Description: The purpose of this study was to describe 11th- and 12th-grade high school string orchestra students in Texas public schools in terms of their decision to enter the field of string orchestra teaching as a possible career choice or to pursue another field of study. Convenience sampling techniques were used to secure a study population of 1,683 high school string orchestra students. The Junior and Senior High School String Orchestra Student Survey (researcher designed) was used to gather demographic characteristics, students' perceptions on selected intrinsic/extrinsic work values, tangible elements of teaching, intrinsic characteristics of string orchestra teaching, and individuals assisting in students' career choices. Selected elements of teaching cited by students for their lack of interest in string orchestra teaching were also reviewed. Analysis procedures for descriptive statistics included measures of central tendency, crosstabulation, frequencies and percentages. Consistent with prior research, it was found that a larger number of female students over male students were interested in string orchestra teaching. Students interested in fields outside of string orchestra teaching reported higher class grades, more honors and advanced classes and higher SAT/ACT mean scores. Students interested in string orchestra teaching reported a higher percentage of brothers/sisters, mothers and fathers who played ...
Contributing Partner: UNT Libraries
The effects of free play as an instructional tool on the quality of improvisation of first, second, and third grade children

The effects of free play as an instructional tool on the quality of improvisation of first, second, and third grade children

Date: December 2000
Creator: Burger, Tammie L.
Description: To look at the effect of free play on the musical improvisations of first, second and third grade children, 108 children were randomly assigned to either a control or treatment group. Subjects were tested using a researcher-designed instrument to elicit an improvisatory response. The control group then received regular music instruction (120 minutes every 2 weeks) and the treatment group received regular music instruction in conjunction with musical free play (100 minutes of instruction and 20 minutes of free play every 2 weeks). The treatment lasted 14 weeks. At the end of the treatment, all students were tested with the same testing instrument used for the pre test. Videotapes of the improvisations were submitted to three independent judges to rate for quality on a 5-point Likert scale. The change in ratings between pre and post tests were analyzed with an analysis of variance to determine if there were significant differences between the control and treatment groups. The analysis of the data revealed no significant difference in the change of ratings between control and treatment groups for the group as a whole, or for any particular grade level within the total group.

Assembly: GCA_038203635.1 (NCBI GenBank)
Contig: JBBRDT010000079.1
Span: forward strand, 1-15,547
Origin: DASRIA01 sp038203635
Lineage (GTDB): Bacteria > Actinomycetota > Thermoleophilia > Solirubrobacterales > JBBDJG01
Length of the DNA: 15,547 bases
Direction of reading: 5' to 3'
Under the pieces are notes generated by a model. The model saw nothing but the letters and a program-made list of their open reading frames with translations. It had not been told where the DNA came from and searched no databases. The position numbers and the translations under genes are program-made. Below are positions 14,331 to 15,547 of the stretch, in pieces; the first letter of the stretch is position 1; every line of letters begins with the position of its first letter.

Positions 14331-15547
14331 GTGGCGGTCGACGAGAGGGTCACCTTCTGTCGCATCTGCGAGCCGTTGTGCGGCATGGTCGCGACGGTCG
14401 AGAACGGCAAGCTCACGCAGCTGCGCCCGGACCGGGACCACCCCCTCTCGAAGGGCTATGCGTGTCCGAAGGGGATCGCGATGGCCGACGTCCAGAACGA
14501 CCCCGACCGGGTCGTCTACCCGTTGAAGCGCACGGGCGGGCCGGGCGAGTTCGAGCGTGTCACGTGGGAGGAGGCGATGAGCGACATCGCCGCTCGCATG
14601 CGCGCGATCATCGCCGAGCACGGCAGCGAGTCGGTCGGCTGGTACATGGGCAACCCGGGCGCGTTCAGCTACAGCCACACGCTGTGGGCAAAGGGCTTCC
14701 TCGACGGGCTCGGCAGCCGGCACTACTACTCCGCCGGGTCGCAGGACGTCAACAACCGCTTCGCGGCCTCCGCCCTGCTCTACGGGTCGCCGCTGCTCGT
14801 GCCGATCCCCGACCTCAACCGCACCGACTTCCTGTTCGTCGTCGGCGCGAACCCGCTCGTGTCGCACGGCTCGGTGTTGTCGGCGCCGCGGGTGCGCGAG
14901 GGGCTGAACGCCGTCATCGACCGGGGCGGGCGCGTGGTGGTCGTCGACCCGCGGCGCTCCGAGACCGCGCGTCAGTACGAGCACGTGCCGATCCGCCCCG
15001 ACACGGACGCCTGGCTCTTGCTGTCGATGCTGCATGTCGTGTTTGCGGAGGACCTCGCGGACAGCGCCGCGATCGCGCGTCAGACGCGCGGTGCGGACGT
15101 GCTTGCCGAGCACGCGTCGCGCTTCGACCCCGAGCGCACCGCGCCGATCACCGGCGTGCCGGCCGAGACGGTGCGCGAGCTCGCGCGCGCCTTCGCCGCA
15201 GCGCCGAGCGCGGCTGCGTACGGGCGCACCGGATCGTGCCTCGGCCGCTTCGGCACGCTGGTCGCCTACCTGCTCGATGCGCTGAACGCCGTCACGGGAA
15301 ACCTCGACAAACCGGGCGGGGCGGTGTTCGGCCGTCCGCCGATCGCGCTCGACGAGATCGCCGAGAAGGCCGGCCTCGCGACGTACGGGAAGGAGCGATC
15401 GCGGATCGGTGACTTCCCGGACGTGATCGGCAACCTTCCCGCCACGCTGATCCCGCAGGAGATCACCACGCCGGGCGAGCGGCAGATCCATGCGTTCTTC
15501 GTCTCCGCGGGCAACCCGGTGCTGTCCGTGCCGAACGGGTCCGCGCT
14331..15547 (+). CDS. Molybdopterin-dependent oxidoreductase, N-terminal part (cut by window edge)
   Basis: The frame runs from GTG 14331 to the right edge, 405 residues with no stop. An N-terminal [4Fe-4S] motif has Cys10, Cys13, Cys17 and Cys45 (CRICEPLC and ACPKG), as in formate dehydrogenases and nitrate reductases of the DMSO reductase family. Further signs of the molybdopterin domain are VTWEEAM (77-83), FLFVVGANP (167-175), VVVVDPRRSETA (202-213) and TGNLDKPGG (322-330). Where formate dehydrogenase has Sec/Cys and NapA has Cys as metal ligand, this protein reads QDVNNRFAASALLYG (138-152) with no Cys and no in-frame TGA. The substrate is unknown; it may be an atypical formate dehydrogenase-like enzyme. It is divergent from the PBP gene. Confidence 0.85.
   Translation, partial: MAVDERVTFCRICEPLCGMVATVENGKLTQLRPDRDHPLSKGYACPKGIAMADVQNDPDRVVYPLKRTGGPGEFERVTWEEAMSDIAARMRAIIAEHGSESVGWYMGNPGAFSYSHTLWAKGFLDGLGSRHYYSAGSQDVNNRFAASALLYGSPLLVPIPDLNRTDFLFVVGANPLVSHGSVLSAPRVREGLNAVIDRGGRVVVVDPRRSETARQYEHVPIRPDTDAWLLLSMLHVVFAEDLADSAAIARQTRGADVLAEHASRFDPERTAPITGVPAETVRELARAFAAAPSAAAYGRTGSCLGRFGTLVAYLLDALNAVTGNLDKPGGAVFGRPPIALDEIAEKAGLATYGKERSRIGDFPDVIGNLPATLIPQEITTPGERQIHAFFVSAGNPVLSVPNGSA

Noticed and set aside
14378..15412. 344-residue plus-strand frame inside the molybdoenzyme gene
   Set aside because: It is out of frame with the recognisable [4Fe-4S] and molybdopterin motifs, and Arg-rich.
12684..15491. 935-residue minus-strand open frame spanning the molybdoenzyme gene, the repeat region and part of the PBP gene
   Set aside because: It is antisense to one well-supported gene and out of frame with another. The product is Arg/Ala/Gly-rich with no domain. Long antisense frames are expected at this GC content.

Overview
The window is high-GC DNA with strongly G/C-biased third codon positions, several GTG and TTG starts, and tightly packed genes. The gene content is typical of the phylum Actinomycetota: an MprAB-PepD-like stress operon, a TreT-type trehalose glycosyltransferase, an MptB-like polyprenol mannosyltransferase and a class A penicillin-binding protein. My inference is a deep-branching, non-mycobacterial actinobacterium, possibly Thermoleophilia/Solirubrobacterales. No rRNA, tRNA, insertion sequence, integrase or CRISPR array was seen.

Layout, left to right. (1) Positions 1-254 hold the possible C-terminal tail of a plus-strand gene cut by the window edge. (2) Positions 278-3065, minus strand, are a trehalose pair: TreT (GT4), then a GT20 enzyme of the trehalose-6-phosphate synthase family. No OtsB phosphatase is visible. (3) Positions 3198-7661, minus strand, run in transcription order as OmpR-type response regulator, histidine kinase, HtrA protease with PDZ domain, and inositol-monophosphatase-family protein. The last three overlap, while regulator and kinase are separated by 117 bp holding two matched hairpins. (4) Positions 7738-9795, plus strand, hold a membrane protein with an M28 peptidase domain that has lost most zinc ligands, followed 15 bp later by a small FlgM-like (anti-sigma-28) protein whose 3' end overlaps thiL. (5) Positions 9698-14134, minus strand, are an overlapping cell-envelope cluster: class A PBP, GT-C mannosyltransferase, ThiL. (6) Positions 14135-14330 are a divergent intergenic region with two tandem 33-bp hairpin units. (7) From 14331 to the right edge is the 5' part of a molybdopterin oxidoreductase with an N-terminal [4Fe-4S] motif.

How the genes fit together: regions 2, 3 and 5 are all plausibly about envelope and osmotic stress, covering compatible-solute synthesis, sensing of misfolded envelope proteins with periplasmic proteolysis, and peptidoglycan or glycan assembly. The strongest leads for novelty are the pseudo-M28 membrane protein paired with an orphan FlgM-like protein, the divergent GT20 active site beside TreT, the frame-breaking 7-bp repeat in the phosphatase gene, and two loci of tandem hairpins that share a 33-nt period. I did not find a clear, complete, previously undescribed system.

Contributing Partner: UNT Libraries
String student self-efficacy and deliberate music practice: Examining string students' musical background characteristics, self-efficacy beliefs and practice behaviors.

String student self-efficacy and deliberate music practice: Examining string students' musical background characteristics, self-efficacy beliefs and practice behaviors.

Date: August 2008
Creator: Cahill Clark, Jennifer L.
Description: This study examined the musical background characteristics, self-efficacy beliefs, and practice behaviors of string students auditioning for an all-region orchestra in one large South-Central district. Purposes of the study were: (1) to describe the musical backgrounds and self-efficacy beliefs of high school string students, (2) to measure the relationship between self-efficacy scores and performance achievement, and (3) to describe the practice behaviors and thoughts of high and low self-efficacy string students. Questionnaires were given to 101 high school string students; 65 competed in all-region orchestra. Descriptive data from the questionnaire revealed information such as how many took private lessons and that those who did tended to have a higher sense of perceived self-efficacy in relation to playing their string instruments. Other descriptive items asked questions such as whether or not students started in public school and how much they practiced outside of orchestra. The relationship of summed self-efficacy scores to a competition ranking was found to be statistically significant and inverse. For all string participants (n=65) Spearman's rho was, rs= -.37, (p=.001) with 14% of the variance explained (r2 =.14). This inverse relationship documents the linear trend for students with better rankings (lower ranking numbers) to also tend to have ...
Contributing Partner: UNT Libraries
Music student teaching in Texas: A Delphi study of issues in the new millennium.

Music student teaching in Texas: A Delphi study of issues in the new millennium.

Date: December 2002
Creator: Cannon, Rodney M.